There are a number of images of animals, most notably of dogs asleep in the street or resting near their masters. There are also photographs of sacred cows, cats, a mouse in a cage, a chipmunk eating out of a dirty hand (see Excerpt above), a monkey and a donkey, a tiger, and a deer.
Images of palatial buildings (I don't know any of them other than the Taj Mahal) contrast with the dilapidated apartment buildings and shops and stalls, some selling items (such as sandals, dentures, glasses, jewelry, or food) and some providing services (such as massage, laundry, barber, tailor, shoe shine).
Different modes of transportation are also depicted: crowded streets full of traffic, colorful trucks and buses, a cattle-drawn cart, people traveling by boat, train, car, tuk tuk (motorized passenger-carrying tricycle), or motorbike. A couple of photos have even been taken from the back seat of a taxi or a tuk tuk.
There are a few landscape images of the river, silhouettes of buildings against the sunset, and city sights at night with lights bringing them into focus. I found many of these photos too dark to appreciate fully.
Mundane objects as an abandoned pot, a tin of dirty paint brushes, sheets hanging on the line, dirty bicycles, a public telephone, a tangle of overhead electrical wires, and a black and white feather, are all turned into things of beauty at the hands of the photographer.
The book fittingly finishes with a couple of shots of the author/photographer herself in India (see Excerpt above). Throughout the book, she gives us a fascinating glimpse into the lives of ordinary Indians going about their normal lives, images most of us wouldn't see even if we were to travel to India ourselves.
A great gift idea for someone who has visited - or wishes to visit - India.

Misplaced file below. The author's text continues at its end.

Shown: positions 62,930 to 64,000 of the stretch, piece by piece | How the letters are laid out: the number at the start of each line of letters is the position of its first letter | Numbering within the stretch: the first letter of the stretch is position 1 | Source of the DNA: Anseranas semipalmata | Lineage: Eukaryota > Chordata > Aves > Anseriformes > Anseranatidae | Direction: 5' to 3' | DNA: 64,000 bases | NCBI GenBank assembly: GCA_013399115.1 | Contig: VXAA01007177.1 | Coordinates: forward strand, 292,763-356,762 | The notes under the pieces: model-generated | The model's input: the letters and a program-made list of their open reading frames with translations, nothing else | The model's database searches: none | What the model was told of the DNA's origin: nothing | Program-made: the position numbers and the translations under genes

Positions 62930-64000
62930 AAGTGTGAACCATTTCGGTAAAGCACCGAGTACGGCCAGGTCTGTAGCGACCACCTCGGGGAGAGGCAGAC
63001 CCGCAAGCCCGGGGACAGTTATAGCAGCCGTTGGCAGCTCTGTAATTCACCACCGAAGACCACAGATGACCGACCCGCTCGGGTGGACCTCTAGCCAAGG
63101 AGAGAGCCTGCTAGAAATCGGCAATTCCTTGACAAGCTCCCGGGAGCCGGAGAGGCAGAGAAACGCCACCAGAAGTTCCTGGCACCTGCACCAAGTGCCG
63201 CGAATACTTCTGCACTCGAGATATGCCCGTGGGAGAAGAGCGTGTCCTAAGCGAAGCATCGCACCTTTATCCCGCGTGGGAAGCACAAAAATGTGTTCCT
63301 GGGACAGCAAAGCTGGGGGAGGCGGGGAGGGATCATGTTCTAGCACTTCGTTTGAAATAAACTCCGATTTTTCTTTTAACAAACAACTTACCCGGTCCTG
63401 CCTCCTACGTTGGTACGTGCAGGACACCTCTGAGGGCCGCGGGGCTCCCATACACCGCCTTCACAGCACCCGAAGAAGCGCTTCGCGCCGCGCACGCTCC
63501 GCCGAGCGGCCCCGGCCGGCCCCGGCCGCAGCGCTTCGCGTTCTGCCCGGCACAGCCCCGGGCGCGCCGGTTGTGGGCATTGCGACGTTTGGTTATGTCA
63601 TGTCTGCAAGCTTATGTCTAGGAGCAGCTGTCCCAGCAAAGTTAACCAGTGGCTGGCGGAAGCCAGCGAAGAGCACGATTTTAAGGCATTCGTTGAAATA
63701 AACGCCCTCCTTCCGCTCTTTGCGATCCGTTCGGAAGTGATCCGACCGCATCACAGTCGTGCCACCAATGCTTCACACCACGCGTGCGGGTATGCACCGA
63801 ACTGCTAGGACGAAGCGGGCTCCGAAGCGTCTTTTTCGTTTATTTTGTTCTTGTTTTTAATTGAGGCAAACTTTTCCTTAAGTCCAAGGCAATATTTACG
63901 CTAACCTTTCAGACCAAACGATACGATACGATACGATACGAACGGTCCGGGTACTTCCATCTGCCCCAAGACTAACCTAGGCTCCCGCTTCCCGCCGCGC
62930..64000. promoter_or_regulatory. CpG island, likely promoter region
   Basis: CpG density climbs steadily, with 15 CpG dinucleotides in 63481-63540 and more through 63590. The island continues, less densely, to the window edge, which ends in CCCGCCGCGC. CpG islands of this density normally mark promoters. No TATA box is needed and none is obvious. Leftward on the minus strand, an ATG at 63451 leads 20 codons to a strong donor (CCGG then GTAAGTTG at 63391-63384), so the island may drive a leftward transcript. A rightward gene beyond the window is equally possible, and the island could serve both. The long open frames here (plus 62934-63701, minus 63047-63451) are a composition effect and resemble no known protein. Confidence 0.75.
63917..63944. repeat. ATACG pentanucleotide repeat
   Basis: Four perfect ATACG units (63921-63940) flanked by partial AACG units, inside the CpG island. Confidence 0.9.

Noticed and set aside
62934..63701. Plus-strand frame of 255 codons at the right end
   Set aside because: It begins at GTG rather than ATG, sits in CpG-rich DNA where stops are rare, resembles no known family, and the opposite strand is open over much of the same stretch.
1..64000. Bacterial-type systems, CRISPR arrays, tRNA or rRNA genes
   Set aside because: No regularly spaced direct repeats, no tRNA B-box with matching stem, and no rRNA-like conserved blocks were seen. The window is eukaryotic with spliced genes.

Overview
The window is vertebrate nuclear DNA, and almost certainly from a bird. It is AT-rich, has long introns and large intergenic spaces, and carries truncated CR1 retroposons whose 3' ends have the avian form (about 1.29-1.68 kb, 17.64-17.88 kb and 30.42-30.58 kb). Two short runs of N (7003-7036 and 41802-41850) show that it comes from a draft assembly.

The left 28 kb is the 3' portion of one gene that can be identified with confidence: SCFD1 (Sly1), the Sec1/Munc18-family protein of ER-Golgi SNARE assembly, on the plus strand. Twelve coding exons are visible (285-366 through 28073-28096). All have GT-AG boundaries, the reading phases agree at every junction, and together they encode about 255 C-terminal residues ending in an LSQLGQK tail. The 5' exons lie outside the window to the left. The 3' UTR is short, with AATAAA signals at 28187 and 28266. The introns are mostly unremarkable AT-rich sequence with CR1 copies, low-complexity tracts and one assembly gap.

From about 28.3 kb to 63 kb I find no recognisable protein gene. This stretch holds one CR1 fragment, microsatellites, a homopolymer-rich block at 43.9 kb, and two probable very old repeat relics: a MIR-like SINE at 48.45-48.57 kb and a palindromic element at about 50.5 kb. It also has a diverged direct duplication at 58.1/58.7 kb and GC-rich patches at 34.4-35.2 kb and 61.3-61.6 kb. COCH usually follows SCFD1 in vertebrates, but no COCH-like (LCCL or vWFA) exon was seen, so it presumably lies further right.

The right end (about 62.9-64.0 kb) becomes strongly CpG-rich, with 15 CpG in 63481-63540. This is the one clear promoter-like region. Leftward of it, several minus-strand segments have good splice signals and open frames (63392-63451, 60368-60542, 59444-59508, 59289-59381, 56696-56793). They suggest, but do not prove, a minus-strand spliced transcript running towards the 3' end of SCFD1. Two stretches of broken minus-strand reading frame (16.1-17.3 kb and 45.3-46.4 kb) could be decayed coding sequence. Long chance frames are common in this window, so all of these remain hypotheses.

Guest Post by the Author
How to Find a Good Camera Bag for a Woman
Ok, how do you find a good-looking, practical and lightweight camera bag? These are some of the criteria l look for when I need a new bag. Since I am often on expedition in countries that aren’t considered safe, I also look for a camera bag that doesn’t look like a camera bag.
After a lot trial and error I finally found the perfect bag. Check out the Porteen Gear website.
I was looking for a designer who understood women photographers. The bags designed at Porteen Gear are designed and created by a professional award-winning photographer with over 10,000 photographers carrying their bags worldwide.
What’s nifty about these bags is that you can customize them.
For example, you select the Bag Builder tab and begin with the size you are looking for. Next, you have the option of choosing one of six different flaps. You are then given the option of choosing the leather and fabric to suit your taste. There is a designer box that shows you want the final product looks like. To be honest, I could spend all day designing different bags! They are all so beautiful.
My new bag is definitely an upgrade from my other padded bag because it has superior padding. My equipment often gets stuffed in overhead bins on buses and under the airplane seat and often gets several kicks during a flight. I needed something with more protection.
About the Author
Debra Schoenberger aka #girlwithcamera
My dad always carried a camera under the seat of his car and was constantly taking pictures. I think that his example, together with pouring over National Geographic magazines as a child fuelled my curiosity for the world around me.
I am a documentary photographer and street photography is my passion. Some of my images have been chosen by National Geographic as editor's favourites and are on display in the National Geographic museum in Washington, DC. I also have an off-kilter sense of humour so I'm always looking for the unusual.
Enter the tour-wide giveaway for a chance to win a $25 Amazon gift card or one of five ebook copies of India by Debra Schoenberger.